When it is closer to the market, there will be known characteristics that must be optimised to make the drug delivery system safe and effective. We now have many very similar drug delivery systems that slightly differ in their performances. This is where in vitro performance testing comes in: it is one of the most common tools in the development - not discovery - of drug delivery systems, and will, in a simplified form, be used to test every single batch of the drug product that leaves the factory.
Q: What is the future of drug delivery systems?
A: In the future, we will see more biotechnological products and individualised treatments. This is due to changes in the business model of the pharmaceutical industry, as well as the existing knowledge base. Today, conventional manufacturing processes and methods come with competition while more complex drug products are not only protected by patents, they also require a very specific know-how and supply chain to be manufactured.
Take COVID-19 vaccines for instance. There is very high demand globally, but the vaccines cannot be manufactured fast enough due to a shortage of high-purity lipids. As such, manufacturers with the best supply chain can produce the vaccine quicker than their competitors and get a foot into the market.
In areas where you need this specific know-how or network, the competition is limited to a few companies. Biotechnological drug products often involve a sophisticated delivery technology and that is what we will see more in the future. Today, most innovations are made by highly specialised start-up companies. “Big Pharma” comes in later, once the success is close, and buys the license or the company.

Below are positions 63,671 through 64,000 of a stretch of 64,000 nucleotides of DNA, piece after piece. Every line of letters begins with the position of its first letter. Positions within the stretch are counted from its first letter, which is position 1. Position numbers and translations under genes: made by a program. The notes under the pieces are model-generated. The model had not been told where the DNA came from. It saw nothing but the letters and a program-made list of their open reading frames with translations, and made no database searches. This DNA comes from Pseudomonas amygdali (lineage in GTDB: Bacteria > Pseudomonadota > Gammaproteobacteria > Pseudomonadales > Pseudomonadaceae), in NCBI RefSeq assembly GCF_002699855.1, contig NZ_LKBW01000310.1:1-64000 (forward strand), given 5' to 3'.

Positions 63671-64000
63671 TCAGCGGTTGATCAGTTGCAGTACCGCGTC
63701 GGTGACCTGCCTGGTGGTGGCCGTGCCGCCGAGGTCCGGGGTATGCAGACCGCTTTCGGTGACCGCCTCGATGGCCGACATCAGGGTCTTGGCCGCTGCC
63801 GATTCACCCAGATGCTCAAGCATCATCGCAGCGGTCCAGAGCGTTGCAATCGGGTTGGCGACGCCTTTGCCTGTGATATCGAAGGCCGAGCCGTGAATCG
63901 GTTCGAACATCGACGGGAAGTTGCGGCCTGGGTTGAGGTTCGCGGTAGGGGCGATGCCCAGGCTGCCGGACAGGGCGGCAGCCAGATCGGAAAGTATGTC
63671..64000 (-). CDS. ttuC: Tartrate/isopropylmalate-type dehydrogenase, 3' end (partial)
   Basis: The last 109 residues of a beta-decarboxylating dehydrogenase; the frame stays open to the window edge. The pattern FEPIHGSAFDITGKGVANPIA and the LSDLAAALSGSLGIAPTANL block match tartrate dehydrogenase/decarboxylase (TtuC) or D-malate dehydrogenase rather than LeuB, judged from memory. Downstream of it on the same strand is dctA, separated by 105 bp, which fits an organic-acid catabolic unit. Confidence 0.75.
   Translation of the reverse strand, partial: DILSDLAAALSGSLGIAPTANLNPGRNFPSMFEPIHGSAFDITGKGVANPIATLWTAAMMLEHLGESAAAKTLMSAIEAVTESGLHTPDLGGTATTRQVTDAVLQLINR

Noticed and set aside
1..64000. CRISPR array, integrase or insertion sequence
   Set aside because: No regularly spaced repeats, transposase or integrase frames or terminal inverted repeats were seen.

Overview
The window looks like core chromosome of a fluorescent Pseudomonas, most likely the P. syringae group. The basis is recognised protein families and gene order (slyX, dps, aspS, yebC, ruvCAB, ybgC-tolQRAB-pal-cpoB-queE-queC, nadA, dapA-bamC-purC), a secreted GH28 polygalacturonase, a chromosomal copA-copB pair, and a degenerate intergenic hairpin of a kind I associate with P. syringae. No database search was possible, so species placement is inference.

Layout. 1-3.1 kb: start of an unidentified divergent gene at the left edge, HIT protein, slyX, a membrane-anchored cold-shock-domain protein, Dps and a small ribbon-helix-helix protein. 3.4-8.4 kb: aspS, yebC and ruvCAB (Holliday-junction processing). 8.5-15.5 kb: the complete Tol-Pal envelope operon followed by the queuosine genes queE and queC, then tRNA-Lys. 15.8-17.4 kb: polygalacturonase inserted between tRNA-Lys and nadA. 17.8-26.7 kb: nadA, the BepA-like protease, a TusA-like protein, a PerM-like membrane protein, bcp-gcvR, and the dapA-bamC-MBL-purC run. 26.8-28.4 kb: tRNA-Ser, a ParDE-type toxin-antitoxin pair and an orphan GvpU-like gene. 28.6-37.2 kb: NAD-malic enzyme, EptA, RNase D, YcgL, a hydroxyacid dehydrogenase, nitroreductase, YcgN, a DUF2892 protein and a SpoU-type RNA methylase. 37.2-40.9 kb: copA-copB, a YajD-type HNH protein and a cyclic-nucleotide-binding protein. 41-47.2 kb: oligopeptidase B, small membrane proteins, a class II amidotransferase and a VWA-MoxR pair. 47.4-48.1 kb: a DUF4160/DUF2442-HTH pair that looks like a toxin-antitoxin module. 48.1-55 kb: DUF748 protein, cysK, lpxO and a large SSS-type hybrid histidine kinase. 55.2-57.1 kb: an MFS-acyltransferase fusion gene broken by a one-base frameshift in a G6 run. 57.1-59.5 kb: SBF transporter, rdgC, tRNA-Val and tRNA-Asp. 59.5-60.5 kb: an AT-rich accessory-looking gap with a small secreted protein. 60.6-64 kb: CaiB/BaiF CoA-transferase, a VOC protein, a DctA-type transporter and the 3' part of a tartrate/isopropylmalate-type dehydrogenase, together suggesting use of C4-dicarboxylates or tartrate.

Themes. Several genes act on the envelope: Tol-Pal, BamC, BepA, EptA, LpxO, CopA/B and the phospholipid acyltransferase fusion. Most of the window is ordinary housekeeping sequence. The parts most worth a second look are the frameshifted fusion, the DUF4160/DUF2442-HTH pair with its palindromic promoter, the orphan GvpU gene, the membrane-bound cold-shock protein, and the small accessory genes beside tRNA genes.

Q: What direction is your research heading?
A: For many decades, drug delivery systems have changed continuously, but the existing performance assays do not address the new features of advanced therapeutics. We are filling libraries with more knowledge on the interactions of delivery systems with the human body on the cellular level, but often fail to go through the last few steps and develop clinically successful medicines. This is where my research comes in. We benchmark every new strategy against the clinical performance of previous formulations. Commonly, every product is the one successor following a huge number of failures. Learning from these failures and using the information we have in the best possible way is one of our signatures. Here we use not only lab experiments, but also computational models and establish so-called in vitro-in vivo correlations.
A common measure for the performance of small-molecular drugs of the last century was their solubility and dissolution behaviour. This property can be measured in the lab and enables an accurate prediction of the amount of the drug that becomes available to the human body. In clinical trials, this leads to improved efficacy and more predictable safety characteristics. Today, drug delivery has become more sophisticated. Many drug products are at least partially manufactured in biological systems and undergo a very complex production process. Nanomedicines are only one example, where several molecules assemble into tiny structures to facilitate drug delivery. Once this assembly enters the body, it is exposed to various cells, tissues, fluids, and enzymes before it reaches the target site.
To cover this whole complexity in our assay systems without compromising on practicality is one of the big challenges we are facing today. My group is doing this “top-down”. Once we have identified a certain effect that has been observed in patients, for example, a reduction of side effects or prolonged exposure to the drug, we identify the source and ask why this one formulation was better than others. Many clinical trials are sponsored by private companies and we have many interactions with the pharmaceutical industry. This makes it even more interesting. Many drug delivery strategies we see during our daily work will reach the market within few years.